Confidence in Pound exchange rates has been thin in the wake of comments from Foreign Minister Boris Johnson that suggested that exit proceedings from the EU could start in early 2017.
- BBA mortgage approvals fell 20% in August – Questionable health of UK housing market dented Pound demand further
- Surprisingly strong IFO Business Sentiment Survey boosted Euro – Eurozone’s powerhouse economy showed greater signs of recovery
- Presidential election worries weighed on US Dollar – Markets unsettled as gap between candidates narrowed
- Brexit-based uncertainty forecast to maintain downside pressure on GBP exchange rates – Investor confidence expected to remain muted
Signs of optimism within the German economy helped to overshadow worries surrounding the future of Deutsche Bank, meanwhile, and prompted the GBP EUR exchange rate to trend lower.
Pound (GBP) Remained Soft on Mounting Brexit Concerns and Mortgage Decline
Brexit worries have continued to weigh heavily on the Pound (GBP) at the start of the week, with mounting concern amongst investors that leading politicians are taking a harder line on the issue. The mood towards Sterling was also soured by the news that August’s BBA Loans for House Purchase report was weaker than forecast, with mortgage approvals dipping 20% on the month. This suggested that confidence within the UK housing market was not as robust as previously thought, exacerbating worries over the outlook of the domestic economy.
Confidence in the Pound is unlikely to substantially recover in the absence of additional UK data, with investors left to dwell on the uncertainty that shrouds the country’s future outside the EU. Even so, Thursday’s net consumer credit figure could offer GBP exchange rates a rallying point, providing that the measure prints positively. Higher levels of consumer credit would suggest greater optimism amongst lenders and consumers alike, something which could ease the anxiety dragging on Sterling. However, if the data disappoints then the Pound is likely to continue trending in the region of its recent multi-week lows.
GBP EUR Exchange Rate Slumped Following Bullish German Sentiment Survey
Demand for the Euro (EUR) was boosted by September’s IFO Business Sentiment Survey, which showed a strong surge in confidence within the German economy. The survey smashed forecasts to strengthen from 106.2 to 109.5, demonstrating an improvement in both the current assessment and the business expectations measures. While this bullish result runs somewhat counter to other recent German data, the single currency was nevertheless buoyed higher by this fresh sign of robustness within the Eurozone’s powerhouse economy. However, as Carsten Brzeski, Chief Economist at ING, notes:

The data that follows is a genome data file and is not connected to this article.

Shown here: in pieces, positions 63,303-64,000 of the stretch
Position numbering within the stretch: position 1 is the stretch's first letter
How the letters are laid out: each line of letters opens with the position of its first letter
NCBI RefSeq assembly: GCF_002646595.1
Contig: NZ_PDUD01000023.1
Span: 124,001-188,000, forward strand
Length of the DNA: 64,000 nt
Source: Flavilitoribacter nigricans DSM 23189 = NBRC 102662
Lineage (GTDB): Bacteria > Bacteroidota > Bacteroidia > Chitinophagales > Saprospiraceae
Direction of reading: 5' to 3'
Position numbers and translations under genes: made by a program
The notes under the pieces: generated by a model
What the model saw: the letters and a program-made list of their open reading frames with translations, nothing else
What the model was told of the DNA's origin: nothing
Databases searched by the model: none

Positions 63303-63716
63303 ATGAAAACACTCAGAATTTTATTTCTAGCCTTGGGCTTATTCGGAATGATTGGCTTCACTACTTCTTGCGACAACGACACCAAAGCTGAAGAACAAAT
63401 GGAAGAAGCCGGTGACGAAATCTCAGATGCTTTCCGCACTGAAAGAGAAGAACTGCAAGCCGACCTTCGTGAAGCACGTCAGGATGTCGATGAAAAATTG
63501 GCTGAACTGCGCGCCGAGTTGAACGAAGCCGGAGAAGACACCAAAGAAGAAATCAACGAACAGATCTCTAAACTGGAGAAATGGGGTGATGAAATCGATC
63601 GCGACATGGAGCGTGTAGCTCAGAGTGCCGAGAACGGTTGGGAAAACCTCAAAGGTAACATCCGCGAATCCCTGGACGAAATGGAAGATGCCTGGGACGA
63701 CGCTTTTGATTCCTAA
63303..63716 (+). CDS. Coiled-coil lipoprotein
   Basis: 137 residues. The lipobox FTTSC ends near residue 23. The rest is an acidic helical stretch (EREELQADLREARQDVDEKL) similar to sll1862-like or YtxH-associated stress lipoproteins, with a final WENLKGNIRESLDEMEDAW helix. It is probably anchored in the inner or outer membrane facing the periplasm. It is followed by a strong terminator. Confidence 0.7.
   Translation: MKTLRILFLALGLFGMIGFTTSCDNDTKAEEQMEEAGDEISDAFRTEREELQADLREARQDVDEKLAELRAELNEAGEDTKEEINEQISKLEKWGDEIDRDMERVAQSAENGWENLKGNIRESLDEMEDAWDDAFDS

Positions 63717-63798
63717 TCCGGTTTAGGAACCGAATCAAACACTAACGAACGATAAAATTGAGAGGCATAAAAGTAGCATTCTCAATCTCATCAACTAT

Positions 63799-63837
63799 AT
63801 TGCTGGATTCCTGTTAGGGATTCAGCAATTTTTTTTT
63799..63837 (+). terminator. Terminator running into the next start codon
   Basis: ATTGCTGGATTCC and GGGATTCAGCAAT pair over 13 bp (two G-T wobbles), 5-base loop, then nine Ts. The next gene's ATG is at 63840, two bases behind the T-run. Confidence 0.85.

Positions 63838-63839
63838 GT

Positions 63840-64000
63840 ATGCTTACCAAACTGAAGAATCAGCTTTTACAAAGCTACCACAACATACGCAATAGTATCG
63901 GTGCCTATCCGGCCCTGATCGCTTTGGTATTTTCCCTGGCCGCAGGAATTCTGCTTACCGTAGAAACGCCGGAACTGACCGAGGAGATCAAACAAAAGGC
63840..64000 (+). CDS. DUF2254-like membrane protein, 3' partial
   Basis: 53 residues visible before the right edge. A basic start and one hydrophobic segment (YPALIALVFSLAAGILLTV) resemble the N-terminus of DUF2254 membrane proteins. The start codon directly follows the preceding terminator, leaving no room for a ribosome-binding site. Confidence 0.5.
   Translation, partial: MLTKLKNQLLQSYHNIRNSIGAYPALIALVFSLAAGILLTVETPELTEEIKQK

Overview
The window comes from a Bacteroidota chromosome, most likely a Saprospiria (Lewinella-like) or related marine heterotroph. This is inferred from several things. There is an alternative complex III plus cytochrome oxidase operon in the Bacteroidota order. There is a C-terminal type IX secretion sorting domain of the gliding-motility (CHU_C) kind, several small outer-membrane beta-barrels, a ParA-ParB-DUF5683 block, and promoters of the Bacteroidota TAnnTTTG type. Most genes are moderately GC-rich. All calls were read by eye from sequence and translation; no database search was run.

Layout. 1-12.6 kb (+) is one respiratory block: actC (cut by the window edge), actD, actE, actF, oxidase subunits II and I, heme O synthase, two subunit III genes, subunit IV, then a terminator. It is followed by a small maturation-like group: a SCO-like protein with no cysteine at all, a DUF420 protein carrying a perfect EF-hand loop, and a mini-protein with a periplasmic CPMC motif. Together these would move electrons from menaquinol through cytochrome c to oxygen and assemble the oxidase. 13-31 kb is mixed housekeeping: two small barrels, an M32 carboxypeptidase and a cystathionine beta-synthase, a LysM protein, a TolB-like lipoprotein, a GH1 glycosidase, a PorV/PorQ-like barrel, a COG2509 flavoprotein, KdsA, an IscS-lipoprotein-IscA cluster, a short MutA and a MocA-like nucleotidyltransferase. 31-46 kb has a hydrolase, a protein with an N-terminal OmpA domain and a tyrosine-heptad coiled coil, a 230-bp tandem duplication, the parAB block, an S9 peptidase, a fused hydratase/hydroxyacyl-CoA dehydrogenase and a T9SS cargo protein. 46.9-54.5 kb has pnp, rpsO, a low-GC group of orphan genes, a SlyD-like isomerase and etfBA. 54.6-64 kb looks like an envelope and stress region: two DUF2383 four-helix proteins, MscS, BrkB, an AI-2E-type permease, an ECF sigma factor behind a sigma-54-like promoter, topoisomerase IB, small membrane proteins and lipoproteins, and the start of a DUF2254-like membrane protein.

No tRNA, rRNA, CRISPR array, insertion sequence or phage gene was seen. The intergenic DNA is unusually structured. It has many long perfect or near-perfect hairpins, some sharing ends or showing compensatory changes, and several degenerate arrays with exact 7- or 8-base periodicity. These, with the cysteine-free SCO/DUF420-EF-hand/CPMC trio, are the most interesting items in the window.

‘One year ahead of the important national elections, the German economy has entered a risky stage. The economy’s virtuous circle is running on its last leg and is in fact artificially extended by the ECB’s ultra-loose monetary policy and the refugee-related increase in government spending.’
Following this strong showing hopes are likely to be higher for October’s GfK Consumer Confidence Survey, which is forecast to hold steady at 10.2. Should consumer sentiment show a similar uptick to the latest business confidence measure then the Pound to Euro (GBP EUR) exchange rate is expected to remain weak. Fresh commentary from members of the European Central Bank (ECB) could offer further support to the single currency, providing that policymakers do not adopt a particularly dovish tone.
Election Worries Weighed on US Dollar (USD) Despite Safe-Haven Demand
Although markets turned increasingly jittery ahead of the first US presidential debate this did not particularly benefit the US Dollar (USD). The appeal of the ‘Greenback’ has been hampered by worries over the outcome of the election, with the gap between the candidates appearing to have narrowed over the last week. With confidence in the strength of the world’s largest economy already muted and the odds of an imminent Federal Reserve rate hike limited the ‘Greenback’ has struggled, allowing the Pound to US Dollar (GBP USD) exchange rate to narrow its losses somewhat.
Regardless of the outcome of the debate, the US Dollar is likely to remain volatile ahead of the September Consumer Confidence Index. Investors are expecting the index to weaken from 101.1 to 98.8, a result which would not inspire particular confidence in the robustness of the US economy. An upside surprise could shore up the ‘Greenback’, even if this softer economic measure would be unlikely to shift the outlook of the Fed.
Current GBP, EUR, USD Exchange Rates
At the time of writing, the Pound to Euro (GBP EUR) exchange rate was slumped around 1.1504, while the Pound to US Dollar (GBP USD) pairing was trending narrowly in the region of 1.2950.